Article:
Empowered

In this section EMPOWERED refers to a sense of freedom of the people. This can be pursued or obstructed by healthcare. In the early 21st Century it is more often obstructed. Pursuing  HOLISTIC practice offers some hope of unblocking the road toward an EMPOWERED population. It is necessary for we healthcare practitioners to understand and empower ourselves. The section on SELF-CARING has more on this, but if we follow the basic principles set out by Freire, our own learning towards wisdom and health will be a journey with patients and colleagues as companions.

Being disempowered can arise for many reasons, but they all lead to ill-health. In developing countries this is often extreme poverty with lack of access to education, to rewarding work, to safety and justice and to healthcare. In developed countries there is more often a lack of aspiration linked with a culture of dependence and meek acceptance of the status quo as we are kept mesmerized by stuff and stimulation. Other times, we seek power in order to boost a fragile ego, an underlying sense of powerlessness that thrives on perpetuating the disempowerment of the population.

There is more known about the practical approach to empowerment of the oppressed poor than there is about action with the mesmerized middle classes or the demagogic leader. Perhaps the seminal work for the socially submerged poor is Paulo Freire’s ‘Pedagogy of the Oppressed’ – a short book first published in 1970. This was based on his pioneering educational work in Latin America and has been widely adapted for use in areas of deprivation in the relatively affluent West. But Freire makes it very clear in his book that oppression within an affluent society, amongst people who are far from poor, is fundamentally no different, but perhaps harder to understand and act upon because it is less visible.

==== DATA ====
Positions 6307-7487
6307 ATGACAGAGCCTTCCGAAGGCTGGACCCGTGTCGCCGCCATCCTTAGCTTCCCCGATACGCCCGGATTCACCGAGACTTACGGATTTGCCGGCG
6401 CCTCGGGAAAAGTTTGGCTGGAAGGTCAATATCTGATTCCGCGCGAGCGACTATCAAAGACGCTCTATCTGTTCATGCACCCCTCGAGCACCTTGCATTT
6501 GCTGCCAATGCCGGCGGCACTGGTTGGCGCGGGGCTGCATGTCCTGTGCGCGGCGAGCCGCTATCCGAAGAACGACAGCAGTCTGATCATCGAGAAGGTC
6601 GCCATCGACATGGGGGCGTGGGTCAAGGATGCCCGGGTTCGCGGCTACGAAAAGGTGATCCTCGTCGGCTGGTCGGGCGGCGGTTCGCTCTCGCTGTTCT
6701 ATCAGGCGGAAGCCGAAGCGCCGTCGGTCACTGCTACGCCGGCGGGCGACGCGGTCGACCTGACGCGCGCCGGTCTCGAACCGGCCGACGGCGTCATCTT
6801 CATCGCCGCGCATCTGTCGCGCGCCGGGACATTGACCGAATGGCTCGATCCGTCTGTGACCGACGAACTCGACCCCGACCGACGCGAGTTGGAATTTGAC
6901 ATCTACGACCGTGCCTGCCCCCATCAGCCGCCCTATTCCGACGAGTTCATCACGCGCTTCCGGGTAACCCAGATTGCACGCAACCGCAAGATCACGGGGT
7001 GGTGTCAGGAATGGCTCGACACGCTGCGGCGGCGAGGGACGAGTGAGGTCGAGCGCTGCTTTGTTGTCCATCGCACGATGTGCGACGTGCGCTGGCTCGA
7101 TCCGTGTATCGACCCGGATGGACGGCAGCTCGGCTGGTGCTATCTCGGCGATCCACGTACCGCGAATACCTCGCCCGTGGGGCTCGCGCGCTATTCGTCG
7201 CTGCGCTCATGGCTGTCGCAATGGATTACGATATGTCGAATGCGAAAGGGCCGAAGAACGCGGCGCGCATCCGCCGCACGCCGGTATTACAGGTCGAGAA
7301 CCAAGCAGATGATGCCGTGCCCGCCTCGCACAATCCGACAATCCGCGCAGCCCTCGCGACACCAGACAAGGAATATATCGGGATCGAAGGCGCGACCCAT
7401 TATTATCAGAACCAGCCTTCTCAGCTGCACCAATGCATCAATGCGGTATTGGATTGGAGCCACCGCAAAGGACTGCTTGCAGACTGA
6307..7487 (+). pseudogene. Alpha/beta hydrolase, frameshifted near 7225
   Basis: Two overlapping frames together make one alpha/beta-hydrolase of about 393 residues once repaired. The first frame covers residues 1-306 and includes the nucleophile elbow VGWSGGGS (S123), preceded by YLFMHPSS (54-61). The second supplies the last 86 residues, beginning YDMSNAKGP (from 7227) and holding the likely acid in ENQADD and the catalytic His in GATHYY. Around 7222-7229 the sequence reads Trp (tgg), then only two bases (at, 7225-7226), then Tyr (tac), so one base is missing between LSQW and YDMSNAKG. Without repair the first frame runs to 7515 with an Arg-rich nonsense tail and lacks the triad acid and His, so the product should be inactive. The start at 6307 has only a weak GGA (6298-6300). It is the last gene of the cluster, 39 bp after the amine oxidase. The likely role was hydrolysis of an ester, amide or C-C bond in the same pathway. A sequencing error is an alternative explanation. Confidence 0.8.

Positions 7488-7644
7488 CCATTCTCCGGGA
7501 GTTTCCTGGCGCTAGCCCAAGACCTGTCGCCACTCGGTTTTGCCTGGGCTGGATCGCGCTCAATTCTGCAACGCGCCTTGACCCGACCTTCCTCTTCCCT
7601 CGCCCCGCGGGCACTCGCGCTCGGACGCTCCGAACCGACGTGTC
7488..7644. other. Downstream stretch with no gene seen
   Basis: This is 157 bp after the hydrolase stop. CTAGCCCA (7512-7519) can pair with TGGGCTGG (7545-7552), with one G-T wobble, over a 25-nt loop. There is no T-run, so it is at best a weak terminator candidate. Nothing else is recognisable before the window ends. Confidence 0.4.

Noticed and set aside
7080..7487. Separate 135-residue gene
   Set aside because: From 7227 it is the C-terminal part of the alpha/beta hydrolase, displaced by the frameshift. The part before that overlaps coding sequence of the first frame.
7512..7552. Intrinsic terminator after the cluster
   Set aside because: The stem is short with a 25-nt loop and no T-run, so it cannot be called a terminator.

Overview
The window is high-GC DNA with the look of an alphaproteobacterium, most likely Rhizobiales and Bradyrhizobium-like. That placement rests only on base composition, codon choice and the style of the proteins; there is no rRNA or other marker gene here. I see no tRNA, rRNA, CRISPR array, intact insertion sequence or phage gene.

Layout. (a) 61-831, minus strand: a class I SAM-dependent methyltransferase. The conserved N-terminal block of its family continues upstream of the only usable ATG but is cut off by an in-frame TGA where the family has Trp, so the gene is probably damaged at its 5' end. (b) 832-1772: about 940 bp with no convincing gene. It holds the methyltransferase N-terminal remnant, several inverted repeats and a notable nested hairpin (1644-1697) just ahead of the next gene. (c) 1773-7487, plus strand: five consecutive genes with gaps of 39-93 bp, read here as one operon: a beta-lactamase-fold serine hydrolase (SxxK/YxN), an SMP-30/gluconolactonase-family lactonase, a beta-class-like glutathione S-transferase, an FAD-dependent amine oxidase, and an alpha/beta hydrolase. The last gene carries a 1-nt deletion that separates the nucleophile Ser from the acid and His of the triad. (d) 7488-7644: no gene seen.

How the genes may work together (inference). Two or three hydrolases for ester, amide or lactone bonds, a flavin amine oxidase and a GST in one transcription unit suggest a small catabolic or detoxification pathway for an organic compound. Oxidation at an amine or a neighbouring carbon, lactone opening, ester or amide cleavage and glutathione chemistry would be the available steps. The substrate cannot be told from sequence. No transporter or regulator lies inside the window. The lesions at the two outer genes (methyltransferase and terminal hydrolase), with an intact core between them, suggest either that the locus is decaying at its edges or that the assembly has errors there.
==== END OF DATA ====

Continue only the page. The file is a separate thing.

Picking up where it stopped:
Freire’s approach is rooted in dialogue. In education he describes the relationship of teacher and student as needing to be an indivisible unit: teacher-student or students-teachers. He goes on: ‘The teacher is no longer merely the-one-who-teaches, but one who is himself taught in dialogue with the students, who in turn while being taught also teach. They become jointly responsible for a process in which all grow. In this process, arguments based on “authority” are no longer valid; in order to function, authority must on the side of freedom, not against it.’ (Penguin 1993 p61; emphasis in original text). It is a short step to seeing exactly this applied in healthcare. It is a description of co-creation. In complexity terms it is an example of a complex responsive process from which emerges new and novel understandings in a continuing state of becoming for all involved (ref*). It is this, as the foundation of relationships, that HOLISTIC healthcare pursues. Obviously, for the technical treatment of disease, there is often an inequality in skills. There is also an inequality imposed by the fear of illness and death on the part of the patient, but this should make no difference to the veracity of the needs of the underlying relationship in the pursuit of health and fulfilment.

The sections: INTEGRATED, COMMUNITY-MINDED and RESILIENT are closely related to this section.